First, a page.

Which aren't actually MY thoughts at all, just stuff I've collected from newspapers and old magazines.
A couple of funny quotes first:
1. people say you can't live without love...I think oxygen is more important. (from LeFunny.net)
2. A woman had four different husbands - a banker, an actor, a preacher and an undertaker. With a little help from Blue Suede Shoes, that's one for the money, two for the show, three to get ready and four to go. (from a newspaper clipping several months ago)
the magazine article:
Why 13 to a dozen?
The term Baker's Dozen is said to have originated in 13th century medieval England where bakers would give an extra loaf to safeguard against being penalised for selling a shortweight.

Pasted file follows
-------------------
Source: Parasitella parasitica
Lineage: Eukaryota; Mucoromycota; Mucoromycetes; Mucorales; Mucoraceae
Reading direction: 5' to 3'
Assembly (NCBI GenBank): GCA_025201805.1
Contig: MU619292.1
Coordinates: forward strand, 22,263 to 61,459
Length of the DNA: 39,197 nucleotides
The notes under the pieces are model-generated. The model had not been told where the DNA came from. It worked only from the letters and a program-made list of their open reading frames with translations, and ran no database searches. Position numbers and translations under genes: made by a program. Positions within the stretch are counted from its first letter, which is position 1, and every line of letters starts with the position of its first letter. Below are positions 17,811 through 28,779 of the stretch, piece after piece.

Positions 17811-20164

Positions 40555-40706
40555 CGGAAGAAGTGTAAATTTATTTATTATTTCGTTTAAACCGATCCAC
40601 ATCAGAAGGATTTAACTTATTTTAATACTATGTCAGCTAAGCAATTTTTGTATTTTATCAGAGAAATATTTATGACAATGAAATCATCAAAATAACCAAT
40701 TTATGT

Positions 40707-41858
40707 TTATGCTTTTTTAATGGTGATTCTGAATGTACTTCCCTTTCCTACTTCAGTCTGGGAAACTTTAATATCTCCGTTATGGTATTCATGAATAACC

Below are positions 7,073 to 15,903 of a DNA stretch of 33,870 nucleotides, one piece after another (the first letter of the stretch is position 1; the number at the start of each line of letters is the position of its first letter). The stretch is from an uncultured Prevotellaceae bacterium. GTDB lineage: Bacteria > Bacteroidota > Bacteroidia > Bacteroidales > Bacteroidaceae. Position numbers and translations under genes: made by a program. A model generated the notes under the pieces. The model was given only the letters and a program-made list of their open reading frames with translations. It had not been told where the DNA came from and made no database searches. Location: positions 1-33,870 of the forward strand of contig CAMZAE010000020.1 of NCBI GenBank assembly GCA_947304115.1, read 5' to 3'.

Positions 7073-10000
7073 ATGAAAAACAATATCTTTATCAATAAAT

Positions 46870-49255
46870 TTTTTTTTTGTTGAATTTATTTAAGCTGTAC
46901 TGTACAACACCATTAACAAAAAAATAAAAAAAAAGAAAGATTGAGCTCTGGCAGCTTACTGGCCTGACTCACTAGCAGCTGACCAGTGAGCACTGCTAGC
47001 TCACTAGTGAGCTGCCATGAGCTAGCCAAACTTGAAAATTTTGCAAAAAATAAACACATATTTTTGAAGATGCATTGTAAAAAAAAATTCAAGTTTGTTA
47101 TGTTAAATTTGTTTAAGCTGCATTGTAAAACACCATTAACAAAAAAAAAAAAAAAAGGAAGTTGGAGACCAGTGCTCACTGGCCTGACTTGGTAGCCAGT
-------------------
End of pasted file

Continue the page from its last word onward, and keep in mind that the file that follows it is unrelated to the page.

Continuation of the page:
A statute introduced by King Henry 3rd in 1266 called the "Assize of Bread and Ale" outlined strict penalties such as public floggings or fines for bakers who short changed their customers.
The statute was the first law in British history to regulate the production and sale of food and was introduced because some bakers were adding sand to flour to save money and selling underweight bread.
The statute was over ruled in London at the beginning of the 19th century.
Many modern bakers continue to bake items in lots of 13 rather than 12 to ensure there is a complete dozen if one is burned or ruined during baking.
(I'm assuming they no longer give the 13 items these days)
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